Not unexpectedly, the European project team developed a proposal around its systems, while the Asian company’s team based its proposal on its operating systems. In fact, the only commonality was the compliance with the aircraft manufacturer’s required safety standards though again the documentary systems were different.
It could be argued that, with the benefit of hindsight, the two negotiating teams should have worked as one team (as in the notion of ‘side by side’ problem solving) to develop a proposal. In reality, the task was too complex; each negotiation team needed ready access to technical and systems specialists. In addition, a new ‘joint’ solution would mean either each company then operates under two systems, the joint one in China but their own one in the rest of their operation, or both companies adopting the new system across their entire operations. Again recognising the reality of negotiation, although each project team headed back to their respective companies with the intention of exploring and developing proposals, the more they worked on the proposal the ‘tighter’ it became as they got into more and more detail. On both sides the ‘exploratory proposal’ became a ‘working solution’.
The second round of project team negotiations
The European team went to Asia again for the next round of negotiations. Based on the outcomes of their previous round of meetings, expectations on both sides were high.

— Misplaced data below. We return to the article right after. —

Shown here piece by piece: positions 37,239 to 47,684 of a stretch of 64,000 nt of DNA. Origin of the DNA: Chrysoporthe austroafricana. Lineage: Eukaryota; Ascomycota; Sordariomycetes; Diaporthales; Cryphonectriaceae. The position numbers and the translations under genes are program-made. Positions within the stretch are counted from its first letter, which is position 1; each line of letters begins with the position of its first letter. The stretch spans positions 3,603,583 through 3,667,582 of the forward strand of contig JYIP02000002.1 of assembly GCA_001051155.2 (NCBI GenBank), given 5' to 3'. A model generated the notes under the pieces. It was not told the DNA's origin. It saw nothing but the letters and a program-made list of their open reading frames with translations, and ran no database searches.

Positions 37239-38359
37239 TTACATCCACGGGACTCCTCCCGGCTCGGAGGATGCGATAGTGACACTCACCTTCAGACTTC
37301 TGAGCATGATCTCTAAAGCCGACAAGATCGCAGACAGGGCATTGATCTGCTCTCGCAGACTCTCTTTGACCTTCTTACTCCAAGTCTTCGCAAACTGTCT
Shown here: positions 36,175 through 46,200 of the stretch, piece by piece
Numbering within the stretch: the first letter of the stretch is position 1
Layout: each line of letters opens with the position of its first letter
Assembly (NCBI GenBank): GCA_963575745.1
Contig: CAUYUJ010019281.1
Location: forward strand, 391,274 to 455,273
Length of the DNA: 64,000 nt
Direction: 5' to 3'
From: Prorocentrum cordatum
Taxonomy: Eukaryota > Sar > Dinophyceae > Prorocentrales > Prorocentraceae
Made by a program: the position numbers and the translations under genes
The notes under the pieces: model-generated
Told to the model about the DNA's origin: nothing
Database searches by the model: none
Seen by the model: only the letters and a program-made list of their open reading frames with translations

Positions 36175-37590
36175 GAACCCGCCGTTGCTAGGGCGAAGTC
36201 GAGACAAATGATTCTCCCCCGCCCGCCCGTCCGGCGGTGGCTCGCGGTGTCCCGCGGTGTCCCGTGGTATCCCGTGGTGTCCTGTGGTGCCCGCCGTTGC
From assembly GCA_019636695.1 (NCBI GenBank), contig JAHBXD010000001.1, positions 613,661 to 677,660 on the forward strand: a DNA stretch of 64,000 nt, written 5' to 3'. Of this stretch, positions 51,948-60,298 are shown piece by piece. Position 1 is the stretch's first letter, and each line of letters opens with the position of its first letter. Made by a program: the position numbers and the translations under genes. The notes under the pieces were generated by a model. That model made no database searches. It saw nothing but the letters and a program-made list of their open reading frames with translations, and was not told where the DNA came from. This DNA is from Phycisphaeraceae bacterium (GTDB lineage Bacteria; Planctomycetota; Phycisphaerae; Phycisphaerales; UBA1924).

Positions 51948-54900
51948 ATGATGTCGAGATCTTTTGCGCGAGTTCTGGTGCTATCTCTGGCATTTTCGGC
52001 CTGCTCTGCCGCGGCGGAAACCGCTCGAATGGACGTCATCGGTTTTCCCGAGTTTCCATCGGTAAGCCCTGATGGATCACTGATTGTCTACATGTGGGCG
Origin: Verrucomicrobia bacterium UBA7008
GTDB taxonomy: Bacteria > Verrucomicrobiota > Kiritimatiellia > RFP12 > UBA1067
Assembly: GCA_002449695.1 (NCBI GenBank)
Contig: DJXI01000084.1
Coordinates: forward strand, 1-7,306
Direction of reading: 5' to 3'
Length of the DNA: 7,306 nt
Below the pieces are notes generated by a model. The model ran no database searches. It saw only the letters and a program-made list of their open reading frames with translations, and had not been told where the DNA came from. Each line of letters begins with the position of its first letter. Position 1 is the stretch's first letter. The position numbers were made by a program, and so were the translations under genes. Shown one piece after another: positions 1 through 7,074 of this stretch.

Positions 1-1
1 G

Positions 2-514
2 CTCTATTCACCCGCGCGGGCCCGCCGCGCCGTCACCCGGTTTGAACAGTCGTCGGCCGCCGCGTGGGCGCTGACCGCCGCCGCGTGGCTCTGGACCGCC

At the first meeting, the Europeans put forward their proposal. Rather than discuss this, the Asian airline team put forward their proposal. In the ensuing discussion each side increasingly defended its own proposal and found more fault with the proposal coming from the other side of the table. The interactions became increasingly more difficult and tension rose. After a series of meetings it became clear to all concerned that no progress was being made, nor was it likely to be made. Each team was positioned solidly behind its own proposal and there was no apparent scope for movement towards a solution.
In fact, the negotiators did agree on one thing, that they should bring the round of meetings to a close before they got any worse. The Europeans returned home. There was no agreement on the issues. The high level of expected cooperation had not materialised; instead the negotiators now felt, such was the collapse in trust, they could not work together any more.
Aftermath and rebuilding
Both project teams returned to their respective companies and reflected upon their experience. The fundamentals had not changed even if the process had not worked. The importance of the issue remained high – they needed to meet their respective CEO’s goals and despite all that had happened, the potential for mutual benefit was still present. They realised they needed to try again, but how?